A few days ago the AA released their latest Auckland newsletter and in it they focus, for the third time, on congestion charging. The issue includes the result of a survey of their members on the topic and I found some of the responses quite interesting.
One of the reasons for the focus is they note that by the end of the year the government is expected to make a decision on whether to push ahead with the legislative changes needed to enable congestion charging and then designing the actual scheme.
The proposed scheme
The debate about congestion charging, sometimes called road pricing, has been going on for many years, with numerous studies and proposals. The latest of these was released back in 2020 and proposed a phased rollout of a scheme that would make use of number plate recognition cameras on key roads. This is an area charge type scheme for trips that take place within the charging zone, as opposed to a toll cordon like in some schemes overseas where you pay if you cross a certain line, so trips within the charging area would pay too.
Anyone passing any camera would need to pay a charge that varied depending on what time of day they were travelling. Below were the indicative prices mentioned at the time but they would almost certainly change as more work is done on implementation.
While there are still issues to resolve, such as ensuring it’s equitable, we think the scheme itself makes sense, and provide a lot of benefits to Auckland. As such, we supported it during inquiry into it by Parliament’s Transport and Infrastructure Committee. That committee unanimously supported the proposal and it’s worth noting that one of the members of the committee at that time was current National Party Leader Christopher Luxon.
The AA Survey
The AA surveyed its members in April and they received almost 7500 responses, though they note they received “a lower proportion of responses from people aged 18-34 compared with Auckland’s population and a much higher proportion of responses from males aged 55-64 than for other age bands“.
However, as you’d expect, their members aren’t thrilled about the idea of congestion charging with just 14% liking the idea, though that does appear to be up on the 11% in their last survey. They also note that support was higher (at 24%) for just a charge on the city centre. Unsurprisingly, opposition to the idea was also much higher for those that would most likely incur the charge due to their current travel patterns.
The two aspects that caught my attention the most, though, were about discretionary trips and how people would respond if congestion charging was in place.
First, on discretionary trips.
We asked regular commuters to indicate what proportion of the trips they make at peak times could be avoided or changed in some way. The results surprised us.
Around half (53%) of city centre commuters indicated none of their trips are discretionary. This suggests the remaining (47%) could change the time or mode of at least some of their trips.
The results were similar for motorway and main roads commuters. Just under half (46%) said ‘none’ of their trips were discretionary, implying just over half (54%) have at least some scope to change the time or mode of at least some of their trips.
Around half of all trips being classed by respondents themselves as discretionary is a huge number. The only caveat to this is that because the AA is under-represented in the 18-34 age groups and the responses they did get suggested those groups drive at peak times more, so perhaps the actual Auckland percentage would be lower. But even if it was half that, at around 25% it’s still a huge number.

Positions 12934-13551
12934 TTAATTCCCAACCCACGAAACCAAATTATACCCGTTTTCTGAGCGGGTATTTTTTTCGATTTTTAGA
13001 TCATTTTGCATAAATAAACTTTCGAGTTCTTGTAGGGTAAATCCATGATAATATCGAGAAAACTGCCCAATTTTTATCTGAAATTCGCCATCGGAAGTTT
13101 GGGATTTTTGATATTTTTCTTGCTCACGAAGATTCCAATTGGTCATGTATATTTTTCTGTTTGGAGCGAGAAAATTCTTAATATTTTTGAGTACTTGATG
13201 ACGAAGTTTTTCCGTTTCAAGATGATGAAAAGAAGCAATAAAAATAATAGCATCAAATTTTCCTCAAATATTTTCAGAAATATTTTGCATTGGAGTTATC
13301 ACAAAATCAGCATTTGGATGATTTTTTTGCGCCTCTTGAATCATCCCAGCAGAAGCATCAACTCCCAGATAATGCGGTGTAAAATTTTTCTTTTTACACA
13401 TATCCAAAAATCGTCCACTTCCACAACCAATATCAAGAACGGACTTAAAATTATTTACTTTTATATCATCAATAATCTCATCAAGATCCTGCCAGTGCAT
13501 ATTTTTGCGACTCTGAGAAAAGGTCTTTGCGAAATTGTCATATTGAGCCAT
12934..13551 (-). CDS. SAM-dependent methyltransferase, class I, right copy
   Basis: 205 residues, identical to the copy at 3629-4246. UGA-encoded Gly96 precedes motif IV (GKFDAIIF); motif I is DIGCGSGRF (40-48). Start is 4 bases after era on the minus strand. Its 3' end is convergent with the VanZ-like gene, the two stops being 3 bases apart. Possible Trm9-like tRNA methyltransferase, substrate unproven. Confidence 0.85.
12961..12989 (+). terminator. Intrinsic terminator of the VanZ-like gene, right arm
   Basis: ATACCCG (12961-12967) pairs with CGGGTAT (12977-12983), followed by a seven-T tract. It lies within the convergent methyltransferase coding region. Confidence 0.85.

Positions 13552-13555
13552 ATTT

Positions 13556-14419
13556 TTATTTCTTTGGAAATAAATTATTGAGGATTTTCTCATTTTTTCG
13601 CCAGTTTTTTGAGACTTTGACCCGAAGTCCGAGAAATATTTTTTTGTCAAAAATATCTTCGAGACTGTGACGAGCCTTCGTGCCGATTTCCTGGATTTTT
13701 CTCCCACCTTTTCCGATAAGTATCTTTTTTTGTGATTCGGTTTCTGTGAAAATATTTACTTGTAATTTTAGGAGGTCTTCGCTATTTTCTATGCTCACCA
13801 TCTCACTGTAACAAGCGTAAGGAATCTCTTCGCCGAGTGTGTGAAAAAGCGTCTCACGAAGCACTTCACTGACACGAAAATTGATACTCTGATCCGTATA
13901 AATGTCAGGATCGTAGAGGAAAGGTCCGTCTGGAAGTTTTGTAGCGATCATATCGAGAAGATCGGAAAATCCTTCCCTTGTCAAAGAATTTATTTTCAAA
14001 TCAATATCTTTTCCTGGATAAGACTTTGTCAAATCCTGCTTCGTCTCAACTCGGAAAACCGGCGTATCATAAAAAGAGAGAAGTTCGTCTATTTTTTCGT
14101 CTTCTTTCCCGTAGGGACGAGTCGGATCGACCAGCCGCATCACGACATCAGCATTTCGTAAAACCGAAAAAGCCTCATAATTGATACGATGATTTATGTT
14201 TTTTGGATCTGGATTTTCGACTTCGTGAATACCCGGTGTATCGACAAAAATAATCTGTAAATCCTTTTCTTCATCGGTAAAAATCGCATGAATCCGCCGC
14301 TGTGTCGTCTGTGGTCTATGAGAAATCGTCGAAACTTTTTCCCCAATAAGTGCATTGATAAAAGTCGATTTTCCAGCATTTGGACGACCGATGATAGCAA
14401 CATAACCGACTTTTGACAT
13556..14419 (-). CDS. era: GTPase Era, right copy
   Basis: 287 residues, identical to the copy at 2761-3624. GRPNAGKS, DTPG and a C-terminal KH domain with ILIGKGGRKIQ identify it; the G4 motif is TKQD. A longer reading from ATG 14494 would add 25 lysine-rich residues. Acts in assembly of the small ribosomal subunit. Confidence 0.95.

I also wonder how many of those ‘discretionary’ trips are in the half of all trips that are less than 6km – from the congestion charging report.
What’s important is how people would respond to congestion charging and while most people will still drive, a large number of people would change when or how they travelled, or would not travel at all. That’s significant and exactly the outcome congestion charging is intended to achieve. Also, while 10-13% mode shift to PT and active modes may seem like not that much, given stats NZ data from the last census showed around 3/4 of all trips are in a car, 10% of a large number is still a large number.
Note: somehow the responses add up to more than 130% for each of the two trip types.
When you also include time-shifted driving, it adds up to a significant shift in peak travel patterns, much more than the 8-12% the Congestion Question report hoped to be achieved through the introduction of congestion charging.
While the survey itself is interesting, the some of the recommendations are all about stalling the idea and even include this gem suggesting we should use revenue to in part widen roads.
Spending on the right stuff
Congestion charging revenue should in the first instance be used to fund alternatives to paying the charge. It is also likely that some revenue would need to be spent on minor road improvements to address displaced congestion. (Before implementing congestion charging, London invested in road widening around the charging zone to ensure the scheme would be successful)
Calling for more roads to address congestion is nothing new for them and they did so in May after releasing a congestion report.
And even if the government agreed to that, where would you even be able to widen roads within or nearby the congestion charging areas above?